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Three Ways to Check Duct Sizing in the Field

May 6, 2015
The assumption that duct systems work just fine when replacing equipment will likely get you in trouble sooner or later. Odds are very high that the new equipment won’t operate at the efficiency and comfort levels you promised your customers. Let's take a look at three ways to check duct size and performance in the field.

A Five Minute Duct Pressure Test

This quick and simple test method allows you to assess the performance of supply and return ducts by measuring duct system pressures. Then compare the pressure to a duct system pressure budget. If the pressure is higher than the budget, the ducts may be too restrictive to airflow

Step One - Drill two 3/8" test holes just before and after the air moving equipment; One in the supply duct and one in the return duct.

Step Two - Connect a pressure hose to a low pressure manometer at one end and to a static pressure tip at the other end.

Step Three - Read and record supply and then return duct pressure. Compare them to 50% of the maximum rated fan pressure at the specified system airflow.

If the system has an external cooling coil, the supply or return duct system pressure is only allowed 25% of the maximum-rated fan pressure each. If there are return air filter grilles, the pressure of the filters must be excluded from the return duct pressure.

Low Pressure Duct Chart

National Comfort Institute (NCI) has a software tool called ComfortMaxx for HVAC professionals to use to measure, record, and diagnose the performance of HVAC systems all over the country, every day.

Because we have access to this data, we can "see" duct system performance like never before. Using this data, NCI has created duct sizing tables that realistically indicate typical airflows. We have listed duct types and sizes and published actual measured delivered airflow that you can use to check existing duct sizes in the field.

Bottom line, ducts deliver far less airflow than what you think. From this data we have also learned that the typical system is operating at pressures more than 50% higher than the system fan ratings. In other words, we see lots of really low airflow.

So here’s what you should do: Inspect the ducts and record their size. Compare the required airflow to the listed airflow in the table as an indicator of an acceptable duct size. If the duct is undersized and attached to an uncomfortable room, increase the duct size or add an additional duct along with the equipment replacement.

If you are an HVAC contractor or technician, email Doc for a free NCI duct sizing table that you can use in the field.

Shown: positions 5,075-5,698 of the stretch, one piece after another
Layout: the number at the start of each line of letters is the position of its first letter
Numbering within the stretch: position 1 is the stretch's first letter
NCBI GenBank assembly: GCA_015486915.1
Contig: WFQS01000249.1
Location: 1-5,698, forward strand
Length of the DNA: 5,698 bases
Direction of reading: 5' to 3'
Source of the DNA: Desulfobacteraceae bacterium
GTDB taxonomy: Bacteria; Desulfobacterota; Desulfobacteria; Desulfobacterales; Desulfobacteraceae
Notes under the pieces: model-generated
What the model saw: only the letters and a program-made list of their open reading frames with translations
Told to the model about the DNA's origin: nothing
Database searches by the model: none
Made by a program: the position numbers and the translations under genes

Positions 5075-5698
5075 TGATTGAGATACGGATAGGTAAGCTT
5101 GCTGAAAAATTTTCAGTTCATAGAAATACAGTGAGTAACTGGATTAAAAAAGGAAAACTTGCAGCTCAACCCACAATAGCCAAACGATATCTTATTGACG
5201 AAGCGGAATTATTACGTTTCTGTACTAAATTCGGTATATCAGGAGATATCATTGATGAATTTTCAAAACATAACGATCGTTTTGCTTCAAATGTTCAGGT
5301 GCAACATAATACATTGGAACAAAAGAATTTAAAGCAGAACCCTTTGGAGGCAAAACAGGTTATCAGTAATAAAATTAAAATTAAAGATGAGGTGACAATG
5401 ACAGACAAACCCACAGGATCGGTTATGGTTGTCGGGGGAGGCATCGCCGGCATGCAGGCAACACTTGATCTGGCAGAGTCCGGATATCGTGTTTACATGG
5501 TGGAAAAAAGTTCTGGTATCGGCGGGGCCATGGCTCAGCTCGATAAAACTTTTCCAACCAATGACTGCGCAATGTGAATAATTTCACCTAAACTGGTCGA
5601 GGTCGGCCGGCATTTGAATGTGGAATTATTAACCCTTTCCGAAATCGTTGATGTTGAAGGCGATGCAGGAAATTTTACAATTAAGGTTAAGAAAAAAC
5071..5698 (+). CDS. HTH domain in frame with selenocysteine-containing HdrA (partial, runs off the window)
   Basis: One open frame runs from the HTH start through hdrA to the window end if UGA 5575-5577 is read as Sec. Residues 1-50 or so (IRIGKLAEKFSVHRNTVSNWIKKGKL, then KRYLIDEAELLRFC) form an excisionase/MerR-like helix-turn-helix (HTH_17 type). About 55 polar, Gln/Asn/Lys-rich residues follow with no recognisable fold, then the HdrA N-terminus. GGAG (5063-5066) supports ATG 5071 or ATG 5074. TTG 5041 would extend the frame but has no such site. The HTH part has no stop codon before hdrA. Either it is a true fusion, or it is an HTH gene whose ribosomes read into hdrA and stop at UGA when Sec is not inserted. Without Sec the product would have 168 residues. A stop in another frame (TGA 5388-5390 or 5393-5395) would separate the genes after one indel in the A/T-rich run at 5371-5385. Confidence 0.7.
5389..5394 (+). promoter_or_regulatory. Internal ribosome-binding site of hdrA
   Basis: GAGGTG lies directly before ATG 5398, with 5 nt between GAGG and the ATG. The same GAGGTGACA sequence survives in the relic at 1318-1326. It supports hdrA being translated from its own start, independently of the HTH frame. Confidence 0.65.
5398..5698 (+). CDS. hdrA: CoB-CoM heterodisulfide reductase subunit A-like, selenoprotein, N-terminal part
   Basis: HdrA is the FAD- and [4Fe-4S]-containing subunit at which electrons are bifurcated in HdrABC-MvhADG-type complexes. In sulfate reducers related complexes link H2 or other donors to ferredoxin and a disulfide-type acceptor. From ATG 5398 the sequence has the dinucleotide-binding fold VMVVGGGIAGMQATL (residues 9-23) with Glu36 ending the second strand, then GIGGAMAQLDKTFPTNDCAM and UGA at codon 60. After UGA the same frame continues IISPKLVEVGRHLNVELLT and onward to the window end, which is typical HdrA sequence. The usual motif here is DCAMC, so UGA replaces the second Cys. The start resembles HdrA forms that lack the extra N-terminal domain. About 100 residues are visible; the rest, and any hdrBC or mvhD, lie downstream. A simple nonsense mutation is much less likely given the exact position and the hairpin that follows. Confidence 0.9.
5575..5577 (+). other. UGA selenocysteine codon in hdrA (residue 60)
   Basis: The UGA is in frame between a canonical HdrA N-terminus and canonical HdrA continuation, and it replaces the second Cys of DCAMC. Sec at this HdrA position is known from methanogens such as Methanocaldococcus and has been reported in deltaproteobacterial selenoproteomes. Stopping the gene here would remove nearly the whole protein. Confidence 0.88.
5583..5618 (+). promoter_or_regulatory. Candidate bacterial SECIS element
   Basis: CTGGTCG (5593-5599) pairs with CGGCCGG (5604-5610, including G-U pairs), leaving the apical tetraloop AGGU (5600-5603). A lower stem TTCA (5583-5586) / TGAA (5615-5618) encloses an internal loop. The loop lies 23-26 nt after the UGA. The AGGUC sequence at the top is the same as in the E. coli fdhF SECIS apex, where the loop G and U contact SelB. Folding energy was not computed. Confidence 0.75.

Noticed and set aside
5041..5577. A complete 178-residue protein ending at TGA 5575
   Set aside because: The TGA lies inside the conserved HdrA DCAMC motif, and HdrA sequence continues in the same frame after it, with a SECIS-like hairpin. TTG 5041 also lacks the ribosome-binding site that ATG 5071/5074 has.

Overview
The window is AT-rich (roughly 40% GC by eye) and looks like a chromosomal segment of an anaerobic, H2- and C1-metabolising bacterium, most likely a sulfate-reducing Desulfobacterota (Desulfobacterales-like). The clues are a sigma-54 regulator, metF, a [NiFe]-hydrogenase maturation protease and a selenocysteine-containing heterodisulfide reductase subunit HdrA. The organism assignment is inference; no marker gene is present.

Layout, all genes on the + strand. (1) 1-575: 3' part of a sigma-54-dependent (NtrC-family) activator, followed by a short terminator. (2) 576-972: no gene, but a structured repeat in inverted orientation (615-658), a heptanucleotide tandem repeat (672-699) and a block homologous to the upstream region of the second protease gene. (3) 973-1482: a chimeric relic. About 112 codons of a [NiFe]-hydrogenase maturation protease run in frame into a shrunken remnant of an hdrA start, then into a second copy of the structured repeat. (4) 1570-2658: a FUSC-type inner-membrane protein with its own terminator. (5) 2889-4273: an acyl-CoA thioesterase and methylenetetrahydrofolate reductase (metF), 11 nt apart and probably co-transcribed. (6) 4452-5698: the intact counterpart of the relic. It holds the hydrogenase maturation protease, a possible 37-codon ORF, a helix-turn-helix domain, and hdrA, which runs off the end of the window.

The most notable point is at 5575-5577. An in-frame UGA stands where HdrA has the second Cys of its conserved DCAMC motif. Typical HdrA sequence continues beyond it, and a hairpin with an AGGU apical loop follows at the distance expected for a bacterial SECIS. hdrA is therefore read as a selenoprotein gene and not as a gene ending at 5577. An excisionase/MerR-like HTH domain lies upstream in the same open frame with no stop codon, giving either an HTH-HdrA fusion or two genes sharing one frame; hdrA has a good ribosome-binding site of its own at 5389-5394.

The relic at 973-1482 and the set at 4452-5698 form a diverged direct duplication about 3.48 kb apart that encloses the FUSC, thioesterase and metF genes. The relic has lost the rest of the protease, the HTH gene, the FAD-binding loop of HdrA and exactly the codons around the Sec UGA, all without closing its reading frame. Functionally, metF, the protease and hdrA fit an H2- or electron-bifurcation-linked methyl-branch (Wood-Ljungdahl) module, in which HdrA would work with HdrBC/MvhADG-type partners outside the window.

Just Measure the Duct Airflow

Design, without verification is cheap. Design is what you hope will happen after the system is built. As soon as you get an air balance hood in your hands, you begin to understand what duct sizing and good installation is all about.

Using a good quality commercial air balance hood, measure and record each supply register and return grille airflow. Compare the actual airflow to the required airflow. Typical duct sizing and installation quality will deliver airflow that’s 25% to 50% below design in uncomfortable rooms.

You'll be surprised and a little angry at first, until you learn to see the opportunity in this situation. Every equipment change out usually needs several more ducts and a few upsized ducts to enable equipment to work as designed and deliver the comfort you promised.

Give one or all three of these duct sizing and performance test methods a field run and see what you learn about the size of your duct systems. Then begin to delight your customers by delivering the performance and efficiency you’ve always talked about.

Rob “Doc” Falke serves the industry as president of National Comfort Institute: a national training and membership organization. If you're an HVAC contractor or technician interested in a free NCI Duct Sizing Table contact Doc at [email protected] or call him at 800-633-7058. Go to NCI’s website at nationalcomfortinstitute.com for free information, articles and downloads.

About the Author

Rob 'Doc' Falke | President

Rob “Doc” Falke serves the industry as president of National Comfort Institute an HVAC-based training company and membership organization. If you're an HVAC contractor or technician  interested in a building pressure measurement procedure, contact Doc at [email protected]  or call him at 800-633-7058. Go to NCI’s website at NationalComfortInstitute.com for free information, articles and downloads.